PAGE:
“If done in a manner that respects the rights of law-abiding citizens, I believe there is an opportunity to strengthen our background check system so that we are better able to keep guns away from those who have no legal right to them,” Toomey said in a statement after Biden’s announcement.
However, any attempt to craft bipartisan guns legislation faces steep odds. Toomey is one of only two Republicans left in the Senate who supported that 2013 background checks bill, and the background checks legislation passed recently by the House lacks even the support of all 50 Democratic senators.
What’s more, the filibuster remains a major hurdle, requiring a minimum of 10 Republicans to cooperate with Senate Democrats to make progress on background checks.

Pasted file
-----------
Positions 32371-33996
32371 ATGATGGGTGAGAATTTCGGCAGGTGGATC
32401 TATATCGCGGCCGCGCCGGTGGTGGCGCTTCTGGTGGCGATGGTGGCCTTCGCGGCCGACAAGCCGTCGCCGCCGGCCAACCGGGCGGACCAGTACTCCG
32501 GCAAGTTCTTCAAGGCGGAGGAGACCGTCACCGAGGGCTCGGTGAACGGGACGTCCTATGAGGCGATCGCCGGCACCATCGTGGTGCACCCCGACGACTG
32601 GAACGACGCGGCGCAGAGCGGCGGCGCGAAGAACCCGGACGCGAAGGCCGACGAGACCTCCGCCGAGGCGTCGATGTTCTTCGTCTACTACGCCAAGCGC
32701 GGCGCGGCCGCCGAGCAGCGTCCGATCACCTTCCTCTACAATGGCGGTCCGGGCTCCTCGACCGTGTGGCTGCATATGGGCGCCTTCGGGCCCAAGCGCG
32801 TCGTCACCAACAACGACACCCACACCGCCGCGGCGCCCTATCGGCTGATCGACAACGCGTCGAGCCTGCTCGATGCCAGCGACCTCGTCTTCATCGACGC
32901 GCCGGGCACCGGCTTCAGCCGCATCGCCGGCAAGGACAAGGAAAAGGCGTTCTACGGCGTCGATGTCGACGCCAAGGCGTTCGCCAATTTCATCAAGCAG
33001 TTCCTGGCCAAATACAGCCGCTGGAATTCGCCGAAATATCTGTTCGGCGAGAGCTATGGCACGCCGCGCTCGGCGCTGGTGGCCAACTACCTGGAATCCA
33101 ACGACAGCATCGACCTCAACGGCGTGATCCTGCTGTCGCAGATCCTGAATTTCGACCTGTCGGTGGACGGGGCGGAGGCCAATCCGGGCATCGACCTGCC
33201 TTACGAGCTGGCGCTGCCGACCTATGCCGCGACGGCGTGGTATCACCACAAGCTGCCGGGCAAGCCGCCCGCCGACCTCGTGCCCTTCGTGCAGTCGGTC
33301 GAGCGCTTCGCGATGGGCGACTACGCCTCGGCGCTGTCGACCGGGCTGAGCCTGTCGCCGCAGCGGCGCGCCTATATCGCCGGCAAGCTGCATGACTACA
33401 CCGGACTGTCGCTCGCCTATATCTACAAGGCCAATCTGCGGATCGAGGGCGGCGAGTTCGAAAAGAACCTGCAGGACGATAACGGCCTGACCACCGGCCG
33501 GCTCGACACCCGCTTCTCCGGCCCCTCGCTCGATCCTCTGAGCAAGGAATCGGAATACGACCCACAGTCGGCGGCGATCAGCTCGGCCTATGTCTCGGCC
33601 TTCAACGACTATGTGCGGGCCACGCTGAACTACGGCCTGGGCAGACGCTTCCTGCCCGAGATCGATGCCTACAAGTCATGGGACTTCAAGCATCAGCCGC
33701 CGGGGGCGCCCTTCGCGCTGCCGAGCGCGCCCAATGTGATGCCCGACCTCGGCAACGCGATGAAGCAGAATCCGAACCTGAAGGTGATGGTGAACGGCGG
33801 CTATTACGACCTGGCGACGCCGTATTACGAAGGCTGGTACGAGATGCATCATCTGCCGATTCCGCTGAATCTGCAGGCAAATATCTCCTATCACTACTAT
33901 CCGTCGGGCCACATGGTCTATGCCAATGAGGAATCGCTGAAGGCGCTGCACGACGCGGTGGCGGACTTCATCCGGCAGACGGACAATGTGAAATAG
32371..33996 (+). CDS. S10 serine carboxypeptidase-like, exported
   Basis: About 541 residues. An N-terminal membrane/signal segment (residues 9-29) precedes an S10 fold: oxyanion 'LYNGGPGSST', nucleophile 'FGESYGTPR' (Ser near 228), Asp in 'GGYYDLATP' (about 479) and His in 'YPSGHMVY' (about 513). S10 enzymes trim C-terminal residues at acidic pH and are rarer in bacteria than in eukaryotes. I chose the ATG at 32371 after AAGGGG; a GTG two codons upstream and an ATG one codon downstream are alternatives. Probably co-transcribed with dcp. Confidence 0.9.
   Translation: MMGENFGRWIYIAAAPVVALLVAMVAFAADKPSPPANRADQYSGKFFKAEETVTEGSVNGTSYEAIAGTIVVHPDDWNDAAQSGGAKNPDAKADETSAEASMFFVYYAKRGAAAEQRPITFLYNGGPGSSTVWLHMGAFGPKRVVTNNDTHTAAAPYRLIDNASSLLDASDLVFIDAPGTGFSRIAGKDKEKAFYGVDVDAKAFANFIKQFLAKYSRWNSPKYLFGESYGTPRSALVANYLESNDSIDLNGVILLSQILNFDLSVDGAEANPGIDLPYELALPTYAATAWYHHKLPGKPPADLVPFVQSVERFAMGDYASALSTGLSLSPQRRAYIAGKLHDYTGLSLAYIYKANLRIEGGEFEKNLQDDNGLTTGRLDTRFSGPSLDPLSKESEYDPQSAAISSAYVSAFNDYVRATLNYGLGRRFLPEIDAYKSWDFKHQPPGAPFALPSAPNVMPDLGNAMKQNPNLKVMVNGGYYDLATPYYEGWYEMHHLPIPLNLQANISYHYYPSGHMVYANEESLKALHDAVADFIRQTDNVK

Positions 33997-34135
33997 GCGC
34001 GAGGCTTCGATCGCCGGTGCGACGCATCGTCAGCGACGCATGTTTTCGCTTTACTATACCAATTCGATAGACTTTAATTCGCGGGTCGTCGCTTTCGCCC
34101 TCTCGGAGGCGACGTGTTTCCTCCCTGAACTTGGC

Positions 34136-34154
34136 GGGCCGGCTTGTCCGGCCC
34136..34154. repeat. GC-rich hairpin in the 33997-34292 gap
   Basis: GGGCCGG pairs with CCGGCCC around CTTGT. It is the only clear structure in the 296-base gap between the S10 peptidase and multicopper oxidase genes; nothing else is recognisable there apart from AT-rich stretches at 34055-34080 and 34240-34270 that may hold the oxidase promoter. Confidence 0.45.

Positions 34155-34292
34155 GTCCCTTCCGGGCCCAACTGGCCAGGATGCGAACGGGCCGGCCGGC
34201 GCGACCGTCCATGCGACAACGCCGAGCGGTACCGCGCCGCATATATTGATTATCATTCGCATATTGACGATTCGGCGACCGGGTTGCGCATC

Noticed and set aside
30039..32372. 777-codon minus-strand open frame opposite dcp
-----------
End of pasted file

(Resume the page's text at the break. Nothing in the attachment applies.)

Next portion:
Biden said his actions are just a “first step” in his efforts to combat gun violence, indicating he’s still eager to see Congress legislate.
“There’s much more Congress can do,” Biden said, calling on the Senate to pass House Democrats’ background checks bill. Legislators have “offered plenty of thoughts and prayers, members of Congress, but they’ve passed not a single federal law to reduce gun violence. Enough prayers. It’s time for some action.”
And for now at least, Toomey and his Democratic colleagues aren’t ready to give up.
“I look forward to working with [ATF nominee] David [Chipman] and alongside the Biden Administration to further these efforts with legislation. It’s past time for the Congress to act on gun safety reform, and I’ll be fighting tooth and nail to get it done,” said Sen. Chris Van Hollen (D-Md.).